Innovative Opportunities for Student-Centered Dance Teaching: Jaclyn Waguespack

Jaclyn Waguespack was awarded a 2014-15 Tufts Innovates! grant to support the development of a course in the Department of Drama and Dance, School of Arts and Sciences. She reflects on her experiences from the past year and shares insights on using a creative media approach to engage students.

aclyn Waguespack uses a creative media approach to engage students
Jaclyn Waguespack uses a creative media approach to engage students

Department/School: Drama and Dance (School of Arts and Sciences)

Course: Dance on Camera

Enrollment: 10 students, Spring 2015

What have been your most memorable teaching challenges and opportunities at Tufts?

When I first came to Tufts three years ago, I saw an opportunity to draw students to the Department of Drama and Dance by pairing dance with technology. The course I designed, Dance on Camera, introduces a genre of the arts that prioritizes dance to tell a story or convey an idea as opposed to the typical dialogue and acting you see in film. It was a goal of mine that through this course, students could learn just how much is involved in the creative process of filmmaking. I challenged the students to assume many roles in this course by having them storyboard, choreograph, direct, perform in, and edit their own films.

The most challenging part of this journey has been with structuring the course given the equipment and resources available to me. For a creative course like this, there are so many directions you can go in, but if the tools are limited, then your options are limited. When teaching the course the first year using just the iPads, the course was innovative and fun, but the projects had to be limited in complexity. After acquiring 10 DSLR cameras and other equipment through a Tufts Innovates grant (link is external), the options multiplied and the course was taken to a whole new level. Figuring out how to structure the course with the new equipment and resources while still containing the vast amount of material in a half-credit course was not an easy task.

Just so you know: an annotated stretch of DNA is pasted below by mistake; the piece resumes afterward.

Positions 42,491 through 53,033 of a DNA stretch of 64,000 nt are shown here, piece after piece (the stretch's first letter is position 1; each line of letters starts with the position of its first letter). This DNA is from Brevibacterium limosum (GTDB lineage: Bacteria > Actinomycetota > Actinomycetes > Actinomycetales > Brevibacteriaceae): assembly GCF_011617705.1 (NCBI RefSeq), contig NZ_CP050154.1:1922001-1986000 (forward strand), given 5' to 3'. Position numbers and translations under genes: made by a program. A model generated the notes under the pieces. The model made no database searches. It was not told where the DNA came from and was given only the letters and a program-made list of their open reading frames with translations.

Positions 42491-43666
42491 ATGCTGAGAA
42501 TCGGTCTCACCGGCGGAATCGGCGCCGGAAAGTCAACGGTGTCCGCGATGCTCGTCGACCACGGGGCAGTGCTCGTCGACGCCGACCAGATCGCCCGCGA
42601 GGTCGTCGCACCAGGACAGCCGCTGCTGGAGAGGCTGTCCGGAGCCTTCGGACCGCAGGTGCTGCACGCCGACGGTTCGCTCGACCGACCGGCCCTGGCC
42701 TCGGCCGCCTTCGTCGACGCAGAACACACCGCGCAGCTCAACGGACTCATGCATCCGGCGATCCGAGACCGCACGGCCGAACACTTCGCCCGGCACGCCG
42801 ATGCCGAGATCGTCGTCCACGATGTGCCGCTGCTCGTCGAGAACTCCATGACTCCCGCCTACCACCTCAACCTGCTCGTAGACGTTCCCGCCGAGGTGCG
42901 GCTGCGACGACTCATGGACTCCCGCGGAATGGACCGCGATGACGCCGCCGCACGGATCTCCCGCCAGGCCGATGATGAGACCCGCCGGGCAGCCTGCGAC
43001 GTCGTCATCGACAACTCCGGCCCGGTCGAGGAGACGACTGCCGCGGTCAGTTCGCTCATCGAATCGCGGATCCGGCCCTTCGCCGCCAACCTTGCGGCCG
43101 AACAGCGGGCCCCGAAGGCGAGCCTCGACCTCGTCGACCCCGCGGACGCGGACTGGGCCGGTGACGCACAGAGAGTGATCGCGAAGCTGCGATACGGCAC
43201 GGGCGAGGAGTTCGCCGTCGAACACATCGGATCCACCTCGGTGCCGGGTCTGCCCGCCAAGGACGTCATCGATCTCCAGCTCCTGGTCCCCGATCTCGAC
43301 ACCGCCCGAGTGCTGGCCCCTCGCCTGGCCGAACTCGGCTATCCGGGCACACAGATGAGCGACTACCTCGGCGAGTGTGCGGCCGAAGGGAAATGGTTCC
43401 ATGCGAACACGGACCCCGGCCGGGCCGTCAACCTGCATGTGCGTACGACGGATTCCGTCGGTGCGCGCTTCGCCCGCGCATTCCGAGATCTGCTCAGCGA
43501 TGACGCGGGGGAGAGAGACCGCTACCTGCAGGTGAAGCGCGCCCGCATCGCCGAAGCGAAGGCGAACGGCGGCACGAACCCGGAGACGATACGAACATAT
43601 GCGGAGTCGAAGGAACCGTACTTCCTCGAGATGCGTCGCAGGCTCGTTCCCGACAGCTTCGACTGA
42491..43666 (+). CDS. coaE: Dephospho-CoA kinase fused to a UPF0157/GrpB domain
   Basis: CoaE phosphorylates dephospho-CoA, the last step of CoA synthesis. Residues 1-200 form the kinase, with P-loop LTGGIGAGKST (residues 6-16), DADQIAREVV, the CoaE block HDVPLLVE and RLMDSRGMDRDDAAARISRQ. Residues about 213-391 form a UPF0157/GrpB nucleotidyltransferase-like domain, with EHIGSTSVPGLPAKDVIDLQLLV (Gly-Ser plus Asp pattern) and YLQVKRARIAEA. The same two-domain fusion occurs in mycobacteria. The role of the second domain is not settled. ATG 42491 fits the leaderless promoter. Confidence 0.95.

The Tufts Innovates grant provided so many opportunities to the students that were not available to them in the first year. In addition to having access to superior equipment, the students had the chance to attend the largest screendance festival in the world, which sparked their motivation and creativity.

What have you done differently to improve your teaching with the use of mobile devices (specific applications, how you used them, etc.)? What lessons have you learned?

The iPads acquired during the iPad Pilot Program in the course’s first year allowed me to engage the students in a new way. The campus became the classroom and teaching and learning became spontaneous and student-centered. The iPad allows for video work with the built-in camera feature, as well as hosts apps for quick editing (iMovie (link is external) and Adobe Premiere Clip (link is external)) and content sharing and feedback (Tufts Box (link is external)). We also used an app called Paper (link is external) to storyboard and draw ideas of possible shots. Beyond using the iPad for simple, everyday tasks, it also provides direct access to course materials.